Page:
A DIY aesthetic, previously deemed unthinkable, was necessarily embraced. Filming became grainier and filtered through webcams and video conferencing apps; angles and lighting less professional and domestic life and spaces replaced the colorama backdrops of the studio. This was also evident in the revived interest in amateur craft skills and a hand-crafted aesthetic. And, whilst we accepted that our own appearances were less groomed, it was more shocking to see celebrities, who usually appear so very glossy, looking less so as their access to professional beauticians and hairdressers was curtailed.

Of course, for most people, fashion took a back seat as life and death concerns took grip. Further, loss of work (a high proportion of fashion workers are freelance) and precarious personal and business finances, combined with the lack of social occasions, cancellation of holidays etc. saw a dramatic reduction in the desire and demand for new clothes. After an initial spike of selfies on Instagram, as immortalised by the popular Instagram account @wfhfits, this practice soon fell into decline (their last post was on 14 May 2020). As life became confined to the home and visitors were no longer allowed, comfort became paramount, and sportswear and luxury leisure apparel became mainstays. Occasion shoes and handbags became redundant and fashion’s focus shifted to what could be seen on screen – the head and torso.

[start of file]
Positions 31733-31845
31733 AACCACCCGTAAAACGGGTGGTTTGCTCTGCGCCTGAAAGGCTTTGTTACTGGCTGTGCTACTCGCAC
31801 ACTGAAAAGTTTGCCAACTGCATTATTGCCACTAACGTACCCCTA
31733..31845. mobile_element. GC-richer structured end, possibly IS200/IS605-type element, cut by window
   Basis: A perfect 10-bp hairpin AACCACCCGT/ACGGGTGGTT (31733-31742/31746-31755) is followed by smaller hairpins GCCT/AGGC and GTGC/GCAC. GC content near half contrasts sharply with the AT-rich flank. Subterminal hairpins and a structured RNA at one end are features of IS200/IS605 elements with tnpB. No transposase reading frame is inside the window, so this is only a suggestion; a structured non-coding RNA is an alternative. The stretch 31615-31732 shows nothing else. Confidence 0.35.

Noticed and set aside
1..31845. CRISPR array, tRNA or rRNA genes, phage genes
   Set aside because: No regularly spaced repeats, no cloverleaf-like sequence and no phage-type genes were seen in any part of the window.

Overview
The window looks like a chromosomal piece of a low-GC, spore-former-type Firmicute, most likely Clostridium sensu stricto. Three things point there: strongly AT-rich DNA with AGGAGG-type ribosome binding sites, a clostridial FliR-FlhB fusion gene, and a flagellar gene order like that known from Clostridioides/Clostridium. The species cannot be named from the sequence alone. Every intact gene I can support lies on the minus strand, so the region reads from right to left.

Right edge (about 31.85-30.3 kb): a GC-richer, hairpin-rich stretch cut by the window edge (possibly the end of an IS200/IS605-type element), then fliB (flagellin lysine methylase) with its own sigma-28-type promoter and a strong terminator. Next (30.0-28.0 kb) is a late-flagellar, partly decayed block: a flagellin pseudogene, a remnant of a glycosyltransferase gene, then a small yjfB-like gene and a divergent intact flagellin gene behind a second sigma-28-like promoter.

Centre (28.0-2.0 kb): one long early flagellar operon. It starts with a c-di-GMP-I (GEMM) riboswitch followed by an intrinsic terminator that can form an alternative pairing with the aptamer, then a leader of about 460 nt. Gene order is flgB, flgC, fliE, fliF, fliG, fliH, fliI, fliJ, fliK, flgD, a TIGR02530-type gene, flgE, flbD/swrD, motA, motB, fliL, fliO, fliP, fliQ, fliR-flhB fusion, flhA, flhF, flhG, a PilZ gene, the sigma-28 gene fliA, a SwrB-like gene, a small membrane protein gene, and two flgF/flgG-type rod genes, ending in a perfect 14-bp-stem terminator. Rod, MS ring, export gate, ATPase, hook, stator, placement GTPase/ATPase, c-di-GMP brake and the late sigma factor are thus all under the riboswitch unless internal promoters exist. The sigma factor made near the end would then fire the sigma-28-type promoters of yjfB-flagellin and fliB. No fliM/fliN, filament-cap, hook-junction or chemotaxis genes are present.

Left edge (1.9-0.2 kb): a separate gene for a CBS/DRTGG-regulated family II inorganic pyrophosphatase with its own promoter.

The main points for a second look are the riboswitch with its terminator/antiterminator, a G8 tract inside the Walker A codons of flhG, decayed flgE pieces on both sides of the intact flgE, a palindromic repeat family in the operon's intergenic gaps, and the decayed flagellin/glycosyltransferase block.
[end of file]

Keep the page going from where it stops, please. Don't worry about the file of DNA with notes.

Instagram Live, FaceTime and Zoom conversations grew in popularity (as seen in this one between Jonathan Anderson and Tim Blanks).